August sales numbers were an extremely mixed bag of results. The fortuitous timing of Labor Day primarily in August meant that unit sales increased thanks to an extra day of holiday sales. The seasonally adjusted annual rate (SAAR) of sales, however, showed a drop from August of last year.
In addition, in that mixed bag, the good news was primarily for U.S.-made Japanese auto brands, and sales numbers may be suggesting that customers are being put off by sky-high prices on crossovers, trucks and SUVs.
“American Honda – Honda and Acura – broke an all-time monthly sales records for total vehicles and trucks and the Honda brand also recorded its best-ever month, driven by record truck sales and robust passenger car sales,” wrote the Detroit Bureau’s Joseph Szczesny. “The figures from Honda appear to indicate that buyers are taking a second look as passenger cars, which are less expensive than trucks and sport-utility vehicles as average transaction prices continue to climb.”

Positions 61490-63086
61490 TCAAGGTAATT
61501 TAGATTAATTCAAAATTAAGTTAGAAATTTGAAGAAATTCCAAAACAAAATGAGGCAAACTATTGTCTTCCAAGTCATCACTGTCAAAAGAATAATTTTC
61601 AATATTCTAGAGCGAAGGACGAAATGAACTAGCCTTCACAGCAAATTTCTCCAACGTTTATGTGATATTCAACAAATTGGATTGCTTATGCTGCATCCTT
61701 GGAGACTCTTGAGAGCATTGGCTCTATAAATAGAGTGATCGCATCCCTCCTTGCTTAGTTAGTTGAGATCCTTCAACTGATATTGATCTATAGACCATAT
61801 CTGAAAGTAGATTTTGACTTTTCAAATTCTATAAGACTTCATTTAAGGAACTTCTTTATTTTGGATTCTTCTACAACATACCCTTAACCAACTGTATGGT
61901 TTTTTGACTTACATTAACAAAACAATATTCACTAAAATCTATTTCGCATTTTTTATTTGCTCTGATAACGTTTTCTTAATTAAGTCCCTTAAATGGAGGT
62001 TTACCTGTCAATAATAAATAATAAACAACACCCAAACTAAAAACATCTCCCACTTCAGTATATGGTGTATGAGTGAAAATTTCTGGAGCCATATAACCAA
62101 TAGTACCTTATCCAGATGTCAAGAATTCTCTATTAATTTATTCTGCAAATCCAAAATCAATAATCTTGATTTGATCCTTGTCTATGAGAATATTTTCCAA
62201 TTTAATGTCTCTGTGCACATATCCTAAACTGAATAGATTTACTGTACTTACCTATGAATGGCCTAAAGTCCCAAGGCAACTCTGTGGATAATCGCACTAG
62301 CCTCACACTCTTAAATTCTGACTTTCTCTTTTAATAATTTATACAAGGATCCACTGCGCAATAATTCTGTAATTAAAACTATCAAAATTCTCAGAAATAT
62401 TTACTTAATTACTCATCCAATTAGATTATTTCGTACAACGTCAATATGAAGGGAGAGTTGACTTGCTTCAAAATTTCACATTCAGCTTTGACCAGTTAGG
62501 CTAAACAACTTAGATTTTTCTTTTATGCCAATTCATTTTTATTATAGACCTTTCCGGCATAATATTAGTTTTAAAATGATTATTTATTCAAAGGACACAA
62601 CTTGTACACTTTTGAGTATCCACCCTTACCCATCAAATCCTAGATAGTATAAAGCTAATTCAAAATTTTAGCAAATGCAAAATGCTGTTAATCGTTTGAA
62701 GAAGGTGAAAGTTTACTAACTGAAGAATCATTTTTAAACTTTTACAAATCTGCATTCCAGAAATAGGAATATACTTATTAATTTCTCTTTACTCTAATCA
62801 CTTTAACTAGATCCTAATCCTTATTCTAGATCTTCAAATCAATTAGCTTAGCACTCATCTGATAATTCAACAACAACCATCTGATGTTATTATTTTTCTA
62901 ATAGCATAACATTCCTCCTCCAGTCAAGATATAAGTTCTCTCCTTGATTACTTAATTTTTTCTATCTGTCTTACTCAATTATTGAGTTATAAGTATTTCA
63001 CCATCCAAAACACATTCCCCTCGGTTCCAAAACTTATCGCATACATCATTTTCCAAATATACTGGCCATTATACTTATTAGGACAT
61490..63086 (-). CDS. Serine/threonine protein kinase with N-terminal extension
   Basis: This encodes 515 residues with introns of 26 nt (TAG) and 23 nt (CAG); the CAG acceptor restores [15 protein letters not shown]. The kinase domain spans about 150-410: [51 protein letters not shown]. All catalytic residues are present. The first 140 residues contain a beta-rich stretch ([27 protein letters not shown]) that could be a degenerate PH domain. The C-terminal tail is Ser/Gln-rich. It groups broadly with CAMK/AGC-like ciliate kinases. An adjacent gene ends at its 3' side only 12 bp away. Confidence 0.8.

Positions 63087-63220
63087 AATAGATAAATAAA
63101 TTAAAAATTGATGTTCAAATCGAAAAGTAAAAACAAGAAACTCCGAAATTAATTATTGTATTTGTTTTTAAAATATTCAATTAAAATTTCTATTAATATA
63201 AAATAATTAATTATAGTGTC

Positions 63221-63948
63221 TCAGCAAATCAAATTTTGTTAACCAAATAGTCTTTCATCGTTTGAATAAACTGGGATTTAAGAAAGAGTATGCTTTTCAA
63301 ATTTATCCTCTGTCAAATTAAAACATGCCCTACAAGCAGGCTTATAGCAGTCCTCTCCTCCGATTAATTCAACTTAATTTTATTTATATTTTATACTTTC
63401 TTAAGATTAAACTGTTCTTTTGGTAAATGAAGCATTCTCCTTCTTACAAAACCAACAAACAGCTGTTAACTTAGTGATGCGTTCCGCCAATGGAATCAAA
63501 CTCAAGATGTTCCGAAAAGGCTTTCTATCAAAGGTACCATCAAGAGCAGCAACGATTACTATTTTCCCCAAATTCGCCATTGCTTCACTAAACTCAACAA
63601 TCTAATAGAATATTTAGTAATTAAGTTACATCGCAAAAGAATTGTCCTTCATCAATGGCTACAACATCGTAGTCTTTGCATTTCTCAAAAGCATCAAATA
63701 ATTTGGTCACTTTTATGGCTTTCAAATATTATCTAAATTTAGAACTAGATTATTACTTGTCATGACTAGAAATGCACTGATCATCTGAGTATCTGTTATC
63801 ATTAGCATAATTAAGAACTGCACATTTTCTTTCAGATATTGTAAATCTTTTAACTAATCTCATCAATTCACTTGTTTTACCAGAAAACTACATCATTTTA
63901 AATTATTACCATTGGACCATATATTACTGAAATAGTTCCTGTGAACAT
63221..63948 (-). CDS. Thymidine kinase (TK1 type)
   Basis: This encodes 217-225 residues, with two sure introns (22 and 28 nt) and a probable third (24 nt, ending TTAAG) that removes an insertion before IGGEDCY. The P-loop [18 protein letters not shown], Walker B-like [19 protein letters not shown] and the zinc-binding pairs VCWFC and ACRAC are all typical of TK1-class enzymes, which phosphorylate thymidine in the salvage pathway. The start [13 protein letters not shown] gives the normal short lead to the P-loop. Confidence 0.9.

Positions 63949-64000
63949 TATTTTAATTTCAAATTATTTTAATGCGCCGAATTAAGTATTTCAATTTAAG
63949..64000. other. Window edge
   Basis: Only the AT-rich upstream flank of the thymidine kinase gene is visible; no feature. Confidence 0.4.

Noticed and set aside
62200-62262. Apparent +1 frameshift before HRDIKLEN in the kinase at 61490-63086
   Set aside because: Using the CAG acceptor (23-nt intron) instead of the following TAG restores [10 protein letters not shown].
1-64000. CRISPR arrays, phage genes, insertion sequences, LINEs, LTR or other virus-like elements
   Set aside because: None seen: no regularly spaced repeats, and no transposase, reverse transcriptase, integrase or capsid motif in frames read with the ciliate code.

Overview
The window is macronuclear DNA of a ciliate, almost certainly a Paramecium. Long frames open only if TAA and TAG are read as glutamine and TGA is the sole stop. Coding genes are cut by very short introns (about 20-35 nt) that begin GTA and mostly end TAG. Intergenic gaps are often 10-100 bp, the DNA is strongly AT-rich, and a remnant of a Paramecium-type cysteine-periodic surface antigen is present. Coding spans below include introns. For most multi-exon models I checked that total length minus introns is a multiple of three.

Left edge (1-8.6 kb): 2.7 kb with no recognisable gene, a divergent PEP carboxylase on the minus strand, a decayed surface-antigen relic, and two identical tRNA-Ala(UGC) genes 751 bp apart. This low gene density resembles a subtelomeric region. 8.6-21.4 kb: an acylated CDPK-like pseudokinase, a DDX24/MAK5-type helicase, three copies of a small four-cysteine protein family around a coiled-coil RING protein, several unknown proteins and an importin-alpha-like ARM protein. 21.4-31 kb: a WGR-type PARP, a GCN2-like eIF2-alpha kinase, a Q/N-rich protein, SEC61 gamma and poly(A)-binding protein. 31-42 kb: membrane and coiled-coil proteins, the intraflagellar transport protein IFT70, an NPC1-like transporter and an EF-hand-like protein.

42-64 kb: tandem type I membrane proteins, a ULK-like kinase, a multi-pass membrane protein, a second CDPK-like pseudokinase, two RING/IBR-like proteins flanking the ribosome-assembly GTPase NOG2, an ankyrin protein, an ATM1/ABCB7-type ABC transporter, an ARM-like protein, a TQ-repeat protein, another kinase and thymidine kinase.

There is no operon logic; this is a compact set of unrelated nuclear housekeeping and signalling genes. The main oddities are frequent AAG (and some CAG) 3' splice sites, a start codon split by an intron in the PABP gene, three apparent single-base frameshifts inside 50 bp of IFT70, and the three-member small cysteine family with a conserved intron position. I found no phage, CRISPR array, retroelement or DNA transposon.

Recent numbers from Kelley Blue Book found the estimated average transaction price for a light vehicle in the United States was $37,401 in August 2019. New-vehicle prices increased $723 (up two percent) from August of 2018, while decreasing $54 (down 0.1 percent) from last month. Prices hitting record-breaking levels isn’t great news for dealers.
“Although new-vehicle pricing growth has been strong this year, we’ve also seen greater incentives to offset rising monthly payments and move slower selling new-car inventories,” said Tim Fleming, an analyst for Kelley Blue Book. “The ratio of incentives to average transaction prices has been above 10 percent this summer after being under that mark for the previous eight months, and August looks to be no different with numerous Labor Day incentive programs being run by manufacturers.”
If sales do not respond accordingly, Fleming warns that the auto sales market could see this trend continue for the remainder of 2019. And while prices were up for domestic and many European brands, prices are actually down on many American-made Japanese models. American Honda saw prices decline 2.5 percent from August of 2018 to August of 2019. Nissan North America also saw a 1.1 percent price drop from last year to this year.